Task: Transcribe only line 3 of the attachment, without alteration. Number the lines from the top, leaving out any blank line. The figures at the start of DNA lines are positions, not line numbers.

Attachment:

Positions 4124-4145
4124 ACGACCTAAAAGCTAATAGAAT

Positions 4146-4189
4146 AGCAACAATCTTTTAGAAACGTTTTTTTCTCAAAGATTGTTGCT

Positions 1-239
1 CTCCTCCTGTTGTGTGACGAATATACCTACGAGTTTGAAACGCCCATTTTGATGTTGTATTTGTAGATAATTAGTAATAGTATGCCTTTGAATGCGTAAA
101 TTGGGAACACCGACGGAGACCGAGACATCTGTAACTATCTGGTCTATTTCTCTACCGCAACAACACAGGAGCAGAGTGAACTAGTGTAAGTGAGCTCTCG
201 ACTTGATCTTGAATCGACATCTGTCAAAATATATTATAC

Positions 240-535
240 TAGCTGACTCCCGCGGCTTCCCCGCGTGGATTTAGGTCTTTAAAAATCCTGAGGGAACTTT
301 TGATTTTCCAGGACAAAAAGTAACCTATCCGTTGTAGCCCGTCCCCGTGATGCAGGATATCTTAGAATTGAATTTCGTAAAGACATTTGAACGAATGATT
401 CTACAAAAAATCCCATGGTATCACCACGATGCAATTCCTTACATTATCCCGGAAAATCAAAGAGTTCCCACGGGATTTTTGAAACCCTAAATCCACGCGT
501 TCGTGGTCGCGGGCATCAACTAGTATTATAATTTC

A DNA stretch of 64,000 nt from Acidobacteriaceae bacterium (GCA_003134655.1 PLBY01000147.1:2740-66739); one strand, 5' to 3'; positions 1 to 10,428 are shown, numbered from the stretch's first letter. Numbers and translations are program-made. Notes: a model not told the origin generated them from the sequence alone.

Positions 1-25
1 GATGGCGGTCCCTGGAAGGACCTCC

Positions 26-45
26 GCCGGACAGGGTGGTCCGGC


Positions 4146-4189